Enter Ever quest 1. The first title that would hold the majority of the people from this table under one Massively Multi player On-line environment. Books and rules have been replaced by printers and quests downloaded from the Internet. Pewter figures have been replaced by beautifully drawn 3D characters and maps, although still a large part of the game, have been removed from the game entirely and are now (as they should be) items of great value that must be sought from outside sources and deciphered for their accuracy and lore along the way. Moving this 3D character has become much more of a chore now than it used to be using that pewter figure, and must be done using the same tool that the players uses to communicate with other players. Even talking has become more complicated as one must now know the correct syntax to use to get their messages to the correct people and the correct format in which to form their words. "Hey! Take it easy on the caps!" makes playing the role of the maniacal or boisterous nearly impossible to play. And amidst all the laziness in typing words like "P-owned" and "~La" that don't even exist in the modern English language make any attempts at Olde English communication seem dated and out of place.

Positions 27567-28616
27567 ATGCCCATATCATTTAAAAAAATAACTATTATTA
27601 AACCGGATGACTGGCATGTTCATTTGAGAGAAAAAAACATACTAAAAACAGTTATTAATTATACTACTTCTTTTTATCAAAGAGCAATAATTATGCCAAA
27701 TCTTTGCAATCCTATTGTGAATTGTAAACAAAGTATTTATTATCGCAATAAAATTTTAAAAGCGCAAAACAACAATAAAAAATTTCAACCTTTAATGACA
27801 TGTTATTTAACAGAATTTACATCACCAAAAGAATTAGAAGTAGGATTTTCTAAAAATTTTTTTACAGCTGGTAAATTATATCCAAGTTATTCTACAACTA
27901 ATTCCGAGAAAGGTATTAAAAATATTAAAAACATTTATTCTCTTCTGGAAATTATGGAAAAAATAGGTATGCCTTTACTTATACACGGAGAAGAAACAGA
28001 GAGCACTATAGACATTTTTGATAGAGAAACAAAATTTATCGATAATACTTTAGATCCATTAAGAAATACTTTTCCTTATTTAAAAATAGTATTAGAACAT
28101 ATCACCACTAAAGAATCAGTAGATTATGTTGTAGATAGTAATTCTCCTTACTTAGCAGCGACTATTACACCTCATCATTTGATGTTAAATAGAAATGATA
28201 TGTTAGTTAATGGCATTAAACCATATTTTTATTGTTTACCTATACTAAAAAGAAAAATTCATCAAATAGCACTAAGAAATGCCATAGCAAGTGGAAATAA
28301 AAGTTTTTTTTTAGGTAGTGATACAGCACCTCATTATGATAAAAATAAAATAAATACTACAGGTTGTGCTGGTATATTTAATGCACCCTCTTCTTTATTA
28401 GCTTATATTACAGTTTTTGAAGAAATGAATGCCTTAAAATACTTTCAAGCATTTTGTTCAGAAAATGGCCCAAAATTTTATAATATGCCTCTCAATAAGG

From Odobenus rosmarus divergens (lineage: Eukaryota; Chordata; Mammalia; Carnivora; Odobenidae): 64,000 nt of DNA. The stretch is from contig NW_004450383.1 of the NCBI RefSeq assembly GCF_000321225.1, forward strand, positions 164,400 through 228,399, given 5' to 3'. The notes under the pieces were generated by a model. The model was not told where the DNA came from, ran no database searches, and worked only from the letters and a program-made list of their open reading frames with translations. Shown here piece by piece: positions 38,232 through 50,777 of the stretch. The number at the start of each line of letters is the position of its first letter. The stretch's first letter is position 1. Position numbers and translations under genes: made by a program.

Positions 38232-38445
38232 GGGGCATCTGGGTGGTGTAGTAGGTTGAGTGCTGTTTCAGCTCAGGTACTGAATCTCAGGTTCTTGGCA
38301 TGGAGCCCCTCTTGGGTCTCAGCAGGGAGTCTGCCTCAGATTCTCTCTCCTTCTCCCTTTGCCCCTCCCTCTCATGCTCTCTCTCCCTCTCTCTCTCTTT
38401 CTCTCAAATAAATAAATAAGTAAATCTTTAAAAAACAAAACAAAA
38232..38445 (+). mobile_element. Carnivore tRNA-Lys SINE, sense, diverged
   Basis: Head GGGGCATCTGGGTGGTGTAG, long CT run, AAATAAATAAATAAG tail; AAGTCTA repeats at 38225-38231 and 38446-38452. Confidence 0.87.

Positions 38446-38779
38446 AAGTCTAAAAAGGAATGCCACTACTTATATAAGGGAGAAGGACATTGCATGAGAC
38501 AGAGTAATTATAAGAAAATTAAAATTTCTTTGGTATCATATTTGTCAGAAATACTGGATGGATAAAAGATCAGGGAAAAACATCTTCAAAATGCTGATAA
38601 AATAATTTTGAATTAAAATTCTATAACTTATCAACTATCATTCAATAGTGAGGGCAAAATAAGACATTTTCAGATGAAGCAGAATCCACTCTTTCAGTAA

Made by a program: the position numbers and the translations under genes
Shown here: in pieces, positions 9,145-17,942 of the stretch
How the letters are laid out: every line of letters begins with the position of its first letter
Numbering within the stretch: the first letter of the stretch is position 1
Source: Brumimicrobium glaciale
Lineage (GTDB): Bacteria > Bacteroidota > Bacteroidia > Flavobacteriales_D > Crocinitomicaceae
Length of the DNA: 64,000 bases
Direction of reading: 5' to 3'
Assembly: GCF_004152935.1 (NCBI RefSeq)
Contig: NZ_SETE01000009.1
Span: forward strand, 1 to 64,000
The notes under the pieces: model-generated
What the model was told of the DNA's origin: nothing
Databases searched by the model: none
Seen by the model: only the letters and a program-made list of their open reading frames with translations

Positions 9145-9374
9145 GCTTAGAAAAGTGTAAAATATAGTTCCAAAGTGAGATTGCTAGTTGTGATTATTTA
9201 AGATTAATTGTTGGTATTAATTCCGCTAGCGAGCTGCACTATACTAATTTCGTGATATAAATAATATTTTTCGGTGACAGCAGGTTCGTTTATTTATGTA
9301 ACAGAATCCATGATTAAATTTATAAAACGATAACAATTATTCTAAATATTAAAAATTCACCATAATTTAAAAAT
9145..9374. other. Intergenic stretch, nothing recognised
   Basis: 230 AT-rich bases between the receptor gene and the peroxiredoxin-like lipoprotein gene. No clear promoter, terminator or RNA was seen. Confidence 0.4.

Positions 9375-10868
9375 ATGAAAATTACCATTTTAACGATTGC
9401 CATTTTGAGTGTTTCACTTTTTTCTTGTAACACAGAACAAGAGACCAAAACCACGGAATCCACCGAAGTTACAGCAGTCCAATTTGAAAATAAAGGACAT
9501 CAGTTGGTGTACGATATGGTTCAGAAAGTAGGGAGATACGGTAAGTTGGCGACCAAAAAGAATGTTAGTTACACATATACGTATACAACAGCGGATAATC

How then did one role-play in Ever quest 1? Answer, they didn't. EQ1 saw the degeneration of role-playing, as those pen and paper folks new it, go from corny but fun depictions and over the top characterizations of warriors, knights, thieves, and wizards acted out between a group of real life friends who met once or twice a week to one on one screaming matches between complete strangers over the encroachment of formerly "camped" real estate required to upgrade the player character toward their next "phat" item. For those that did attempt to play in-character there was ridicule, disbelief, sub-division, and even jeering to pay for their efforts.
In the midst of an environment such as this, it is no wonder that so many people gave up on role-playing or never even tried. Role-playing, as it was, came from a foundation of reading, imagination, and familiarity with the subject matter and here it was that a lot of the people playing EQ1 didn't even speak the same language more or less read the same books. Role-playing then became the exception and not the rule.